On 1st January 2020 Sarita was quoted in the Metro newspaper –
“What are you most concerned by?
‘A flu pandemic…’ “
Sarita appeared on BBC radio WM to talk about the ongoing psychological effects of the coronavirus pandemic.
Sarita was quoted in the Metro UK newspaper about social guilt during the coronavirus pandemic here .
Please help my research by doing the following questionnaire on wellbeing during the pandemic – here
Sarita was quoted in the Guardian UK newspaper about human behaviour during the coronavirus pandemic here .
Sarita was quoted in the Independent UK newspaper about anxiety during the coronavirus epidemic here.
Sarita was quoted in an article for Elemental magazine – https://elemental.medium.com/what-survival-experts-say-about-quarantine-baking.
Sarita was quoted several times in an article for the Guardian newspaper which is available at https://www.theguardian.com/education/2020/apr/18/campus-lockdown-how-to-cope-alone-in-university-halls .
6th April 2020
It has been read over 500,000 times, and republished in full on 70 international websites so far, including: Vancouver Star, Beijing Bulletin, Adelaide Now, Israel Herald, Philippine Times, Paris Guardian, Cambodian Times, North Korea Times, Nigeria Sun, UAE News, Calcutta News, Barbados News. It has also been translated into Spanish and Indonesian for further distribution.
7th April 2020
Top 5 tips for reducing fatigue during Covid-19 Lockdown
- Keep a reflective journal to keep track of your adaptation to living during this global pandemic. You can chart your progress and see how your fatigue improves as you adjust to your new routines.
- Have a set structure to your day. Structure can stop us drifting into feelings of apathy and keep levels of motivation up.
- Do some exercise to improve your sleep quality. Break the cycle of sleeping badly, which leads to feelings of being tired, by exercising.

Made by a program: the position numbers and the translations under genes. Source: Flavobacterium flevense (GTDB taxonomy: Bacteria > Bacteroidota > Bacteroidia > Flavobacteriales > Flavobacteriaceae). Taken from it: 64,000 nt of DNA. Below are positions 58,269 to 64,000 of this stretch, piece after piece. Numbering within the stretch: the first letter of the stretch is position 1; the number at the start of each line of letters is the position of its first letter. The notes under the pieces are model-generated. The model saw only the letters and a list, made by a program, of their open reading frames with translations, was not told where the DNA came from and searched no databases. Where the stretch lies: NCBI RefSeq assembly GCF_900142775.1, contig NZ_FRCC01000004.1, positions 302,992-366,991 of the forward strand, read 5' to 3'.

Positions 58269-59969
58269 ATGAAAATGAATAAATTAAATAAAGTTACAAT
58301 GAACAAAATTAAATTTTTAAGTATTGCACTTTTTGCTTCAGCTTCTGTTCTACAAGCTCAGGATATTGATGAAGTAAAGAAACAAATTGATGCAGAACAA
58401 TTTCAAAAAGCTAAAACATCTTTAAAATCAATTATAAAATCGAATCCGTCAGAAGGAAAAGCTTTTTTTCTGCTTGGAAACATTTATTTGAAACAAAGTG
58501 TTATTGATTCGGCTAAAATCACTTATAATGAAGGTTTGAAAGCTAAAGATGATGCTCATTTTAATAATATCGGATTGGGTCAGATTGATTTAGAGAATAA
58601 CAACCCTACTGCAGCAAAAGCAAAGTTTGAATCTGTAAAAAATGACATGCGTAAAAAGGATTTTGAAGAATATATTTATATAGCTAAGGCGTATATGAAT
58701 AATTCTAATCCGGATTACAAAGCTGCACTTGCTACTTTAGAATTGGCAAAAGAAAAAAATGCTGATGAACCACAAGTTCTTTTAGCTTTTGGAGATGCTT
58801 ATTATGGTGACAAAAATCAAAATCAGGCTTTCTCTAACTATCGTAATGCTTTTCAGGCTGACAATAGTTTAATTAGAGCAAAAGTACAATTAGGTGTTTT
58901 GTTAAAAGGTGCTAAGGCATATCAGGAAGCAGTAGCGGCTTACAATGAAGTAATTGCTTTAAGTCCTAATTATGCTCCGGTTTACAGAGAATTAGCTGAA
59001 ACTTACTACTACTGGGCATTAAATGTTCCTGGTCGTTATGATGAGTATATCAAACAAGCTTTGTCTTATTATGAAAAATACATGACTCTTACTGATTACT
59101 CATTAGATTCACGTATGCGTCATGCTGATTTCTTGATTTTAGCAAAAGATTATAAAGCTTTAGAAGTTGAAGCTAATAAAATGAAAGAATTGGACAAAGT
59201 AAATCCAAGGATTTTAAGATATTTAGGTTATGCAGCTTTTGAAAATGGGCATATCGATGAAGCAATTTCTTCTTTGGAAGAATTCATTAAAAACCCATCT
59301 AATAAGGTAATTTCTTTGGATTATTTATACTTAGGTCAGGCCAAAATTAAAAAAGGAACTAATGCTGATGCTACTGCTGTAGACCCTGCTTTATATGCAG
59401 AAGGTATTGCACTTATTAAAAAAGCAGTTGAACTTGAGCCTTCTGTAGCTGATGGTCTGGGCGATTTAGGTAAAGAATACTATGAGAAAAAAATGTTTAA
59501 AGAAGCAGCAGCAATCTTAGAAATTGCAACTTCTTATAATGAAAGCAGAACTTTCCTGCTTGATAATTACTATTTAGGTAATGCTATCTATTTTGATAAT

- Plan activities, especially social activities online. Activities can help to reduce anxiety and break up the boredom.
- Set up your jamjar bucket-list so you have things to look forward to. Having goals and thinking about what you are going to do after the Covid-19 crisis is over is a way to keep your energy up.
24 March 2020
The next few weeks in the UK are going to be a challenge. Staying at home does not mean that you are going to get loads of work done or become an expert in that hobby you have always meant to take up. Let those thoughts go now. You need to give yourself time and mental space to adjust. Adjustment to a new situation/environment comes in phases. The first phase lasts a week. By Friday you will be wondering how this is all going to work, you may feel low and you might be tearful. In the survival world this is a normal adaptation stage. Please don’t worry too much but be reassured that this will pass for most people and next week you will feel better.
Here are my top tips: –
1) Routine and structure are key. You should draw up a timetable and stick to it. Don’t let things slide. Get dressed in a morning, shower, exercise, take set mealtimes and go to bed at a reasonable hour.
2) Lower your standards. You will be mentally tired as you adapt to a new way of life. If the cleaning does not get done or you are not providing the best home education experience for your kids forgive yourself. More screen time for a few weeks is not going to be an issue. A stressed-out parent is more of a concern.
3) Social support from friends and family is critical. It is important to pick up the phone and chat to people or use video conferencing to stay in touch. Even if you can’t physically meet up with people you can still share worries and anxieties.
4) If you are living with others, work out now how you are going to manage conflict. You will have arguments so decide now how you are going to deal with them.
5) Do not undervalue the benefits of exercise, sleeping (naps are good) and eating well. All these things have a positive impact on your mental health (as well as your physical health).
Above all #stayathome and be kind to yourself and to others.